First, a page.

According to a recent study, 50-70% of all joint ventures fail–and 49% of those failures are due to unresolvable cultural differences between the two companies. To be clear; when I say “cultural differences,” I mean company culture–you know, the very essence of your business. We’ve already emphasized the importance of picking the right partner (here, here, and, oh yeah, here), but how can you possibly determine whether their values align with yours if you’re not entirely sure what your values are?
Sure, you and your team have always agreed to “do the right thing” and “treat each customer with respect,” but those values (while noble) aren’t enough to determine the mission, purpose, or vision of your company–which are the building blocks of your company culture. And, as you already know, your company culture can make or break your business. As your company grows, those loosely communicated values becomes more and more important, and the need to set them in stone becomes more and more imperative.
In order for your company culture to thrive (and, in turn, your company) you’ll have to refer to those values for each and every decision you make. You’ll hire to those values, and you’ll fire to those values. You’ll look to those values whenever you need advice on a big (or small) business decision. And, above all, you’ll use those values to determine the best referral partners to help grow your company! But before all that can happen, you have to determine what those values actually are–a challenge we took on ourselves at the beginning of this quarter.
We got a lot of help from Infusionsoft Elite Forum–they emphasized the importance of determining the core values, purpose, and mission when it comes to running a successful business (and they would know; they’ve grown from a handful of entrepreneurs with a great idea into a $60 million company in less than 12 years). Once we saw what they were doing with their own values, we knew we had to try it for ourselves. So we sat down, made a list of what’s most important to our company, and took it the team for an open discussion. The end result was a list of 11 core values that we believe represent our company, our employees, and our culture.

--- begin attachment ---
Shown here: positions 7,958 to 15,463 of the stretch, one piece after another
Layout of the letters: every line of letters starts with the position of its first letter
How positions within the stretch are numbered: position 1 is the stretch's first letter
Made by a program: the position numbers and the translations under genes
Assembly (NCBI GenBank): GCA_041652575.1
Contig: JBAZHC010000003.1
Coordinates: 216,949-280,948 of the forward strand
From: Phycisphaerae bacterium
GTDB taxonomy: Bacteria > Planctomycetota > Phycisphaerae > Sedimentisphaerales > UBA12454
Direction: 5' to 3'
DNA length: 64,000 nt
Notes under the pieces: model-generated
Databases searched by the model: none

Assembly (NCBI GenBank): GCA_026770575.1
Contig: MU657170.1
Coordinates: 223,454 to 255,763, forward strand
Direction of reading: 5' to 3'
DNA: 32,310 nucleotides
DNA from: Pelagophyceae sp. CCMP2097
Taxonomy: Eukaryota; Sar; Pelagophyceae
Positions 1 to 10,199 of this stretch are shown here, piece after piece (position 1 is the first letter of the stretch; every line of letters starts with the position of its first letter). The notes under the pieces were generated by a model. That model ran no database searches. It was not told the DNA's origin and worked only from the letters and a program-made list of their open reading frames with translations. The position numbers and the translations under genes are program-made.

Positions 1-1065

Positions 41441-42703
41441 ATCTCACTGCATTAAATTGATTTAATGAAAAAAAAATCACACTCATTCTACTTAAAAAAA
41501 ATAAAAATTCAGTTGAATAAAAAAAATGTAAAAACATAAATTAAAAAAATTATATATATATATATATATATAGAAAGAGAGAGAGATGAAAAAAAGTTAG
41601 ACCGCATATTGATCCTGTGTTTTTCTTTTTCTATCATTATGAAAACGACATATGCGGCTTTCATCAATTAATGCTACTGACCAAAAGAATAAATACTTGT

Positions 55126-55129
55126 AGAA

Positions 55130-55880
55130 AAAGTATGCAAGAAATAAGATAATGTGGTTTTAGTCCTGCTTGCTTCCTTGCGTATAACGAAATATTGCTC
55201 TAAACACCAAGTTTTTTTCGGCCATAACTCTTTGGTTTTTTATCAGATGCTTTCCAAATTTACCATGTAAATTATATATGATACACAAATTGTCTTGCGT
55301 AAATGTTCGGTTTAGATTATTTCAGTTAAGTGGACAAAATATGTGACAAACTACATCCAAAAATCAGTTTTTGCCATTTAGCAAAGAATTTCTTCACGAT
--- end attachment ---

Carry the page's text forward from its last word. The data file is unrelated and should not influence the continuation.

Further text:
If you haven’t already, now is the time to nail down your own list of core values and begin the process of aligning your company culture to match them. Need some help? Here’s how:
1. Start by creating a list of the values or attributes you feel best represent your company’s vision or mission. Things like “we strive for excellence,” or, “we always go above and beyond.” Get your team in on the brainstorming session and see how many you can come up with.
2. Test each value by applying a real-life business example (either a challenge or a success) and nix any that fall short of the truth.
3. Refine your list by combining any values that sound redundant or repetitive. For example; “we strive for excellence” could easily be combined with “we go above and beyond.” Decide which expression suites you best, and get rid of the excess (you want your list to be short and easy to remember–after all, these care values should be easy to recall at the drop of a hat).
4. Now that you’ve settled on a solid list, get to wordsmithing! Once your core values are set in stone, there’s no going back, so make sure they sound how you want them to sound and reflect the commitment you’re trying to present.
For even more tips when it comes to determining your core values, check out this blog post by Infusionsoft. Remember, once you have your values fleshed out, you can easily determine if your referral partners are really worth the risk.